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Opinion

On ED Chief Extension, Will SC Allow Centre To Get Away With Yet Another Fait Accompli?

A view of the Supreme Court of India. (PTI Photo)

What will the Supreme Court do now? This is the question that should be in the minds of all concerned citizens, including jurists, now that the Union government has taken the ordinance route to signal its intent to extend the tenure of current Enforcement Directorate chief SK Mishra by at least one more year.

In its judgment on September 8, the Supreme Court bench of Justices L Nageswara Rao and BR Gavai, while deciding the issue of constitutionality and legality of the 13 November 2020 order issued by the Union government extending, with retrospective effect, the tenure of Mishra as ED chief from two years to three years – till November 19, 2021, had categorically said: “We make it clear that no further extension shall be granted to the second Respondent (Mishra).”

In choosing not to interfere with the decision of the Union government to extend Mishra’s tenure by another year, the bench had also said that it was doing so even though “any extension of tenure granted to persons holding the post of Director of Enforcement after attaining the age of superannuation should be for a short period” since “his tenure is coming to an end in November 2021”.

Incidentally, the Supreme Court had cited provisions in a pre-Independence law – the General Clauses Act, 1897 – to rule that even though “there is no provision in the CVC Act for extension or reappointment of Director of Enforcement”, the government could in “rare and exceptional circumstances” extend the tenure.

The government’s assertion that as ED chief Mishra was overseeing “important investigations (that) are at a crucial stage in trans-border crimes” and that the decision to extend his tenure was pursuant to the recommendation made by the high-powered committee constituted under the statute, was thus accepted by the court, not without a caveat though.

This caveat was: no more extension for Mishra.

However, now that President Ram Nath Kovind has signed on the dotted lines to allow the Narendra Modi government to amend the Delhi Special Police Establishment (DSPE) Act and The Central Vigilance Commission (CVC) Act, thereby empowering the government to keep the ED and CBI chiefs in their posts for at least one year after they have completed their two-year terms, there is a possibility that the petitioner in the case – Common Cause – may challenge the ordinance in the Supreme Court.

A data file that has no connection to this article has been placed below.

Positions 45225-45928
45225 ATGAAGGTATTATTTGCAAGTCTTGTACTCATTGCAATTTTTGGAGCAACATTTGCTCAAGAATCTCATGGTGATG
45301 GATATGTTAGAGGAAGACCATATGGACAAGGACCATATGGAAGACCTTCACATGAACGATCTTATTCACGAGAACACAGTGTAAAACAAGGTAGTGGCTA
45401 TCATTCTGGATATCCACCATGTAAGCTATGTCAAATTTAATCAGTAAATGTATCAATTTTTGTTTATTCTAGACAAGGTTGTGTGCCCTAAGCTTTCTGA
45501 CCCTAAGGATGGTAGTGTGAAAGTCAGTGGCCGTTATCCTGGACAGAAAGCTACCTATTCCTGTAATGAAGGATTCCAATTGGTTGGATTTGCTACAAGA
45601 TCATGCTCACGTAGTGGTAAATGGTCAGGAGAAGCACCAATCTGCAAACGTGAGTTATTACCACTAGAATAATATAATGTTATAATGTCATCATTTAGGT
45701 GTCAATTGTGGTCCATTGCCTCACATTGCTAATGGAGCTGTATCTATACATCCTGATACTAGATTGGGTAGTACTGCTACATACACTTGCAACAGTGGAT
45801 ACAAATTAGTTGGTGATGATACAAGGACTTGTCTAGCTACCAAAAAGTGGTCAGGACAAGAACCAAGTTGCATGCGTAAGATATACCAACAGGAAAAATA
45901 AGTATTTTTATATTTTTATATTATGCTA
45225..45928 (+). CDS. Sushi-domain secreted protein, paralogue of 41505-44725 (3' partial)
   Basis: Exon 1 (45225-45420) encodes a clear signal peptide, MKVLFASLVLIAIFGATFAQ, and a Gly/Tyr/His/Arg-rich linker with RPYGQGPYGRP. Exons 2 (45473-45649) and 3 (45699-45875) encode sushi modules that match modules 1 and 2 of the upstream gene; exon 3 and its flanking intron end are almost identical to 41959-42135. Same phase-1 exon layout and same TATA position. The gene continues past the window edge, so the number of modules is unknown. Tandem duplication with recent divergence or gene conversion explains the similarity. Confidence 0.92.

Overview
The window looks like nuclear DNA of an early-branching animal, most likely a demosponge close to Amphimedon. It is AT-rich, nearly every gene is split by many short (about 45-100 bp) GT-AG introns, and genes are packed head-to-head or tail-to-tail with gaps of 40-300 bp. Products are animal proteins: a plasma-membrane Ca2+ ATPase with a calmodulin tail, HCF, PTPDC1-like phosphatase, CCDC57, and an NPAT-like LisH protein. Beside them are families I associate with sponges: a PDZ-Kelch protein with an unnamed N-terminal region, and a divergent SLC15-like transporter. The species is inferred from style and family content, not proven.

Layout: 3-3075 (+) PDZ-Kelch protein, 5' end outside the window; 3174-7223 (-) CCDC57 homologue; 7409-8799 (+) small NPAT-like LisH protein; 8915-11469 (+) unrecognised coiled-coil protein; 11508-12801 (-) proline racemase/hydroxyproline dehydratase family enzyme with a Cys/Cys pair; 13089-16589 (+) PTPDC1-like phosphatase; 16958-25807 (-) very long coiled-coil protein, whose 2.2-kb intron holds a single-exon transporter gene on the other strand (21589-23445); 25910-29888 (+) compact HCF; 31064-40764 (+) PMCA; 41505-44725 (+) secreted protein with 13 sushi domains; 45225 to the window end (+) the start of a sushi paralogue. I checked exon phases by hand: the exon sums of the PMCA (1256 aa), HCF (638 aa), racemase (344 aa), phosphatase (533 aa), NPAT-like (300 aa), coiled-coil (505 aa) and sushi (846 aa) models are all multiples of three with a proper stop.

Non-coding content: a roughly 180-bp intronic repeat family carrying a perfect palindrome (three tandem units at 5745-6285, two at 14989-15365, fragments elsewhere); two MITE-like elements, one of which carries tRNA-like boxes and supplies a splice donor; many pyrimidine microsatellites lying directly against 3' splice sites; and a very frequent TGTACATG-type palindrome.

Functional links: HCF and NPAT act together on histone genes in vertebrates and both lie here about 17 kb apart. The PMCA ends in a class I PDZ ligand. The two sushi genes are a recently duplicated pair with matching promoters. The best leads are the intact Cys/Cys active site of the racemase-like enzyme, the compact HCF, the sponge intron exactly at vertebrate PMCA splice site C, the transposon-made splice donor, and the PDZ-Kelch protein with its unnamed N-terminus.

While the Supreme Court, in its September 8 judgment, had ruled that “a Director of Enforcement can be appointed for a period of more than two years by following the procedure prescribed under Section 25 of the CVC Act”, in the case of Mishra, the same bench had also ruled that his extended term wouldn’t be extended beyond November 19.

It would be interesting to see what, if the ordinance and any extension in service granted to Mishra are challenged, would be the view of the Supreme Court. Will it allow the Centre to have its way by way of a fait accompli as it has been doing in so many cases in the last few years? Or will it finally read down the law to the government?

After all, as the September 8 judgment also clearly underlines that as per Fundamental Rule 56, every Government servant “shall retire on attaining the age of 60 years” and “posts for which there can be an extension beyond 60 years have been specifically mentioned in the Rule and there is no dispute that the post of Director of Enforcement is not mentioned in the Rule for which extension of service can be given”.

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Since the intent and spirit of the Ordinance issued yesterday runs contrary to the established norms and rules governing government appointments and extension in service, it would now be incumbent upon the Supreme Court to interpret the law, independent of what the Centre tells it.

Maneesh Chhibber is a Contributing Editor with India Ahead News. The views expressed in this opinion piece are those of the author.

READ: Why Did The Modi Govt Not Impeach Allahabad High Court Judge Over Corruption Charge?

ALSO READ: Bonhomie Notwithstanding, Centre Sits Over Several Recommendations By SC Collegium

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